Those who take drugs or drink alcohol are at risk of addiction. While not every drinker or drug taker will become addicted, the risk is there and it is greater when certain risk factors are present. For example, those with a family history of addiction have a greater chance of developing addiction themselves, as do those who have experienced trauma in their past.
Certain factors make a person more likely to become an addict but do not guarantee that this will happen. Obviously, the more a person drinks or the more drugs they take, the greater the risk of them becoming tolerant to the effects of the substance they are taking.
Tolerance in Addiction
When a person becomes tolerant to the effects of drugs or alcohol, he or she will either need to take higher doses to get the same initial effects or will need to increase the frequency of use. Tolerance to drugs or alcohol is typically considered to be physiological, but it is also possible to become psychologically tolerant to these substances as well. In a physiological sense, the body craves substances such as drugs and alcohol, but those who are addicted may also feel frustrated, agitated or desperate if they cannot get their fix, hence the psychological effect. Tolerance in addiction can be physical, psychological, or a combination of both.
When a person takes drugs or alcohol, the body fights to counter the effects of the substance. It will either speed up or slow down as it tries to get back to normal. However, when that person continues to take the substance, the body starts to expect it and, after a while, it will become tolerant to the effects. It will learn to balance the effects of the substance so that it becomes the norm. Those with a physiological addiction will feel a physical need when they do not get the substance. This may mean they experience withdrawal symptoms such as shaking, sweating, nausea or mood swings when they are not drinking or taking drugs.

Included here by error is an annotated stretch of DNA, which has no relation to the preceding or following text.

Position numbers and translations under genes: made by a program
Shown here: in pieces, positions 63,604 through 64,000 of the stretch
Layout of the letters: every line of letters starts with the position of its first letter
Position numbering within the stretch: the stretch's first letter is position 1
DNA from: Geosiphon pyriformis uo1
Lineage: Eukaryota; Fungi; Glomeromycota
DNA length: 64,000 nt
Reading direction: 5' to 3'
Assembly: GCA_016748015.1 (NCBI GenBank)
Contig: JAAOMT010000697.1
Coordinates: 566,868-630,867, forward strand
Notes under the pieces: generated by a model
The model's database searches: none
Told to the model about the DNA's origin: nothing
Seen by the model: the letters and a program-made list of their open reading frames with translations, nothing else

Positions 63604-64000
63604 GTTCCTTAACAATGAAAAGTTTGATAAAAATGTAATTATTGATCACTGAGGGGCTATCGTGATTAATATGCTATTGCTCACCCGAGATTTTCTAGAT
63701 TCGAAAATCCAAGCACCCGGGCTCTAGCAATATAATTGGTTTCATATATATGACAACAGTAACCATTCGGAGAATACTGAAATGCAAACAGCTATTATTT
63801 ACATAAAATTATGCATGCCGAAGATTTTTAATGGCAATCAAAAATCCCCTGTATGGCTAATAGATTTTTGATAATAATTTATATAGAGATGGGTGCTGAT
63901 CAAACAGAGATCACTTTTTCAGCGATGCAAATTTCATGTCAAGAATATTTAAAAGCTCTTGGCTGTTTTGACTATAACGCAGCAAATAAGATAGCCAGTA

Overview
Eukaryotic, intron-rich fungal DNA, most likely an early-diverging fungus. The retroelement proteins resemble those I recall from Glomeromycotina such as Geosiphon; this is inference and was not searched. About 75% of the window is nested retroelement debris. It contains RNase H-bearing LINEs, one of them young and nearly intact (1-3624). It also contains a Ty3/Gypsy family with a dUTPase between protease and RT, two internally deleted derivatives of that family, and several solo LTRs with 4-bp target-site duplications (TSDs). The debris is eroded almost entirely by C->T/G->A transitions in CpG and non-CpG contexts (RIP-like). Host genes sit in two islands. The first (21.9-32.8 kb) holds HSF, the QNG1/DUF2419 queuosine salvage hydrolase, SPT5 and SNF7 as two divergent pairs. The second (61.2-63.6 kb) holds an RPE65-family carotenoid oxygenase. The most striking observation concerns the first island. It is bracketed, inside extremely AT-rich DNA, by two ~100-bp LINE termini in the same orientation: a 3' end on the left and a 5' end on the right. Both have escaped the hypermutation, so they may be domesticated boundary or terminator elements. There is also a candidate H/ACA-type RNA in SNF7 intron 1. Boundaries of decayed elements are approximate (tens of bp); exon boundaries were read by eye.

Those with a psychological addiction may feel the need to drink or take drugs at particular times. Some will smoke a joint as soon as they wake up in the morning, or will reach automatically for an alcoholic drink as soon as they arrive home from work in the evening. These addicts will usually believe they do not have a problem because they only take the specific substance at certain times of the day. Nevertheless, they feel that they need the drugs or alcohol to function at certain times or on certain occasions.
Psychological and Physiological Addiction
The addict with a combination of a psychological and physiological addiction will believe that he or she needs to take the substance in order to function, and will also experience withdrawal symptoms when they are not drinking or taking drugs.
Addiction to drugs and alcohol can be complicated because of the physical withdrawal symptoms. Most people will experience some kind of withdrawal symptoms when they stop taking drugs or drinking alcohol. For most, it is necessary to complete a programme of detoxification before rehabilitation can begin.
Here at Rehab Helper, we would encourage clients to consider a medically-supervised programme of detox if withdrawing from drugs or alcohol. The reason for this is that there is no way to know who will experience the most severe type of withdrawal symptoms until the process has begun. Also, in most cases, withdrawal symptoms can be prevented or eased with the help of medical professionals.
We can put you in touch with a suitable provider where you will be sure of a safe and comfortable detox programme. Call us today for more information on how we can help.